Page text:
The International Coalition Against Illicit Economies (ICAIE) Supports New Public Education Initiative to Combat Black Market Trade Across USA

ICAIE joins coalition of cross-sector partners launching a new initiative to fight illegal trade and black market criminality.

Washington DC — ( — ICAIE today joined United to Safeguard America from Illegal Trade (USA-IT) in launching a new public education initiative designed to provide local officials, law enforcement, and thought leaders with information and training programs to help tackle illegal trade and raise public awareness of the depth of the problem as well as the severe consequences inflicted on states and municipalities by black market profiteers.

The campaign will run through 2021 across eight states facing critical illegal trade issues: Arizona, California, Florida, Illinois, Louisiana, Michigan, Pennsylvania, and Texas.

“Illegal trade, black markets, and illicit economies threaten national security, the American economy, and the health and safety of our citizens while helping to fuel kleptocracies, organized crime, terrorism, and insecurity in too many places around the world, and increasingly to accelerate cybercrime across the digital world and online marketplaces,” said David M. Luna, ICAIE Executive Director.

The black market is a $509 billion a year business, and it’s growing. Criminals get rich from illegal trade by robbing revenues meant to provide essential services to Americans. Instead of helping taxpayers, that money is used to fund those who illegally traffic in drugs, weapons, and even people. These groups exploit governments and citizens, manipulate financial systems, spur corruption, and cultivate instability and violence that threaten our communities.

No one government or single industry can address this complex problem on its own. Tackling illegal trade requires cooperation and public-private partnerships and fully utilizing existing expertise, information sharing, innovative solutions, and evolving technologies. Public actors, the private sector, and civil society alike all have a role to play. For more information about USA-IT’s efforts to combat illegal trade, and to get involved, visit

USA-IT United to Safeguard America from Illegal Trade (USA-IT) is a public and private sector partnership protecting Americans’ security and prosperity from black market criminals.

Contact: David M. Luna, Email: [email protected]

More information about ICAIE:

Harnessing Partnerships and a Community of Action to Fight Illicit Economies

By David M. Luna | Published on March 25, 2021 | LinkedIn Pulse

David M. Luna, Chair, Anti-Illicit Trade Expert Group (AITEG), Business at OECD, 9th Meeting of the OECD Task Force on Countering Illicit Trade, 25 March 2021, Paris, France (Global On-line)

Good morning. Good afternoon.

It is a great pleasure to be participating at this 9th Meeting of the OECD Task Force on Countering Illicit Trade (TF-CIT).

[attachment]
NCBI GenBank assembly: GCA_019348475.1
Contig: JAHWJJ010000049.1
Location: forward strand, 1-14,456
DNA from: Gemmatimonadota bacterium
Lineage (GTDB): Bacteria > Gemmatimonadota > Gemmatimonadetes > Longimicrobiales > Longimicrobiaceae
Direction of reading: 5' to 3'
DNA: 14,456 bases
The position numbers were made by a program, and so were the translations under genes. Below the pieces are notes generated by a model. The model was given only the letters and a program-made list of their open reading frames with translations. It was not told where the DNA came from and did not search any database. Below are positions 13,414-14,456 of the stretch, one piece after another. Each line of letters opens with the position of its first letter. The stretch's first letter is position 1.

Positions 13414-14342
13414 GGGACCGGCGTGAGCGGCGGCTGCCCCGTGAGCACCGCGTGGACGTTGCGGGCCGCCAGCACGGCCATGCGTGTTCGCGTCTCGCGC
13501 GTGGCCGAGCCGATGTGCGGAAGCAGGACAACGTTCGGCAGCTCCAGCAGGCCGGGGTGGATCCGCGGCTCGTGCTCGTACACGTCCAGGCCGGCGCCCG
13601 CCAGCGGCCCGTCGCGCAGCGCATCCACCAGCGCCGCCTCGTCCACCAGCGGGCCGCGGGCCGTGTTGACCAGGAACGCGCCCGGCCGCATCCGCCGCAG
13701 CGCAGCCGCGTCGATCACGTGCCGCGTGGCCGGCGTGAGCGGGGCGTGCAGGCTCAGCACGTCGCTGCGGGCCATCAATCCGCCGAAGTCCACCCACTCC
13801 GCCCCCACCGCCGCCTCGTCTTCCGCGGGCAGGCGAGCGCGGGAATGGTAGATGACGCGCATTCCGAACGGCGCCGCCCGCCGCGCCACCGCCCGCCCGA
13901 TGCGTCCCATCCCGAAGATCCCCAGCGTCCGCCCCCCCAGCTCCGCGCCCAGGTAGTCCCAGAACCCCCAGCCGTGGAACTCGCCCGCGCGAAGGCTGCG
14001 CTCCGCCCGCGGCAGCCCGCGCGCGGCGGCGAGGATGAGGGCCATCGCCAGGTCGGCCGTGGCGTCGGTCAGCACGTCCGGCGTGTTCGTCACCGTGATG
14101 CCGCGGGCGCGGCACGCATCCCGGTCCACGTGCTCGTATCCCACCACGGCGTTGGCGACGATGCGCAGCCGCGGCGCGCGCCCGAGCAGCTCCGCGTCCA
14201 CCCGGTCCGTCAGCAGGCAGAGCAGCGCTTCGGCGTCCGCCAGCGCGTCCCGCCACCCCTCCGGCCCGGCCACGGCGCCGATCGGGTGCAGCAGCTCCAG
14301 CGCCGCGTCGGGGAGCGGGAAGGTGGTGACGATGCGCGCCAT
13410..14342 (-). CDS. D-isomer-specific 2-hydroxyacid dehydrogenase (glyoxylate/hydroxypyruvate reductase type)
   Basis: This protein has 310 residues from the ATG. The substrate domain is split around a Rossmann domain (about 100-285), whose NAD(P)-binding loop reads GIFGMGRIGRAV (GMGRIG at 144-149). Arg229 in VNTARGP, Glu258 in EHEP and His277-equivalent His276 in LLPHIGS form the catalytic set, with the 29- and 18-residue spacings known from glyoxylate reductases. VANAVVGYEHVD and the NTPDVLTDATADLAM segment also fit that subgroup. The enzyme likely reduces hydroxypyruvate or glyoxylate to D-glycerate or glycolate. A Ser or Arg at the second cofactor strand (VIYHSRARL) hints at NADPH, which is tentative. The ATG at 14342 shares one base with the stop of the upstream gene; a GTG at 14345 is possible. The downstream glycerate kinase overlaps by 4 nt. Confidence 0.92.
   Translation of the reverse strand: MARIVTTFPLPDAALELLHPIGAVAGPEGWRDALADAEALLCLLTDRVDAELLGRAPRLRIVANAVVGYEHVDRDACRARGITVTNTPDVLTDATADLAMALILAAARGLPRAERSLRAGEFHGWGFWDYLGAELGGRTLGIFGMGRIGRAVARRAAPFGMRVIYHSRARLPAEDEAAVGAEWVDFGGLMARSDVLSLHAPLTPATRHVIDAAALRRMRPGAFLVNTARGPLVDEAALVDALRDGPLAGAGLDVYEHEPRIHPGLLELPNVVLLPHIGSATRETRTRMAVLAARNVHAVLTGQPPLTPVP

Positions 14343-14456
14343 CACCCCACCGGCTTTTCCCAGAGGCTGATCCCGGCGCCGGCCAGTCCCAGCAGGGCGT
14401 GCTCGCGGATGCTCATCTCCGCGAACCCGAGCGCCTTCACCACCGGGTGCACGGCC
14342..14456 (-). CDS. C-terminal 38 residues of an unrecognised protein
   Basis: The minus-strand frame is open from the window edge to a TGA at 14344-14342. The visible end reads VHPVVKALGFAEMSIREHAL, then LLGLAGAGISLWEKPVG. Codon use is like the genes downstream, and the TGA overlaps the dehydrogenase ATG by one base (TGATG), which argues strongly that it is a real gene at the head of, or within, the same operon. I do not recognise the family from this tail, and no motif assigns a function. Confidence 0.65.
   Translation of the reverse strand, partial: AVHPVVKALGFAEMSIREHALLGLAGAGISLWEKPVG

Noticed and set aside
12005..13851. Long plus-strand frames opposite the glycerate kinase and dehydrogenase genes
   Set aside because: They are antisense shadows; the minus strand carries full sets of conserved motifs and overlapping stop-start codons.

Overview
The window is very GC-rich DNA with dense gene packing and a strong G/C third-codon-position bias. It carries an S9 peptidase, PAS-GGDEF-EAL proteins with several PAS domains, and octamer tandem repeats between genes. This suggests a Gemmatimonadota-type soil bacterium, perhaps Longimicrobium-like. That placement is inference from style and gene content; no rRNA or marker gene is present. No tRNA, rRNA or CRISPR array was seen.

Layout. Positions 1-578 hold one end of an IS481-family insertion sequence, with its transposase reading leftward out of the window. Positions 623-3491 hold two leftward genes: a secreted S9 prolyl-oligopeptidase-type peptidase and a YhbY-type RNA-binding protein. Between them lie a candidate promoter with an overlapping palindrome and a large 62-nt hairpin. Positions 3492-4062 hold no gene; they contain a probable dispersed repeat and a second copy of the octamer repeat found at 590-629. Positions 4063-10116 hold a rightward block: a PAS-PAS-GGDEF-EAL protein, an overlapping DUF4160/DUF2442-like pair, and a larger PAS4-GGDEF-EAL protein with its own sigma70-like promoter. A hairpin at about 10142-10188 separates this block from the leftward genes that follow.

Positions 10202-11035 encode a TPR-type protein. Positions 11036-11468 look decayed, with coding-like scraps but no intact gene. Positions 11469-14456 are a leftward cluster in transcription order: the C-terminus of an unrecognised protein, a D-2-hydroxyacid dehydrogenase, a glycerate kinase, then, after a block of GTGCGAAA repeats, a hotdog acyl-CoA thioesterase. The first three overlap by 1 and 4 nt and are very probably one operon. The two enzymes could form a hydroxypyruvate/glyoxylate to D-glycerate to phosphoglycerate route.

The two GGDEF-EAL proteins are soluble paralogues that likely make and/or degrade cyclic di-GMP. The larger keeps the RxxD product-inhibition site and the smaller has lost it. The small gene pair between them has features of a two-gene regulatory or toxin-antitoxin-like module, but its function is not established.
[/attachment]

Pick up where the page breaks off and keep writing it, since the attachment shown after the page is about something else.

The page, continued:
I am incredibly delighted that the Task Force continues its important work after almost 10 years since we first launched it in 2012 with support of the OECD High-Level Risk Forum (HLRF), and that it remains a driving force within the international community to address governance gaps and to develop evidence-based policy guidance to counter illicit trade.

Read More @ LinkedIn Pulse

Like a virus, illicit economies spread and mutate

By Ileana Ros-Lehtinen | March 20, 2021 | Washington Examiner

In the months before he was elected president, Joe Biden made a solemn vow: A Biden administration would crack down on international corruption and the illicit economic activity it triggers.

“I will issue a presidential policy directive that establishes combating corruption as a core national security interest and democratic responsibility,” the then-candidate wrote in Foreign Affairs. “And I will lead efforts internationally to bring transparency to the global financial system, go after illicit tax havens, seize stolen assets, and make it more difficult for leaders who steal from their people to hide behind anonymous front companies.”

Read More @ Washington Examiner

The U.S. House Financial Services Committee held a virtual hearing on human trafficking

Virtual Hearing – Ending Exploitation: How the Financial System Can Work to Dismantle the Business of Human Trafficking

Subcommittee on National Security, International Development and Monetary Policy

Excerpt from Committee Memorandum : Human trafficking is defined by the Financial Crimes Enforcement Network (FinCEN) as “the act of recruiting, harboring, transporting, providing or obtaining a person for forced labor or commercial sex acts through the use of force, fraud or coercion.”1 This exploitation touches every geographic corner and economic strata of the U.S. and beyond.2 Proceeds of the human trafficking business – which includes sexual exploitation, forced labor (often involving global supply chainsor recruitment into military service), domestic servitude, and even organ trafficking3– are valued at more than $150 billion per year,4 with more than 25 million trafficking victims worldwide.

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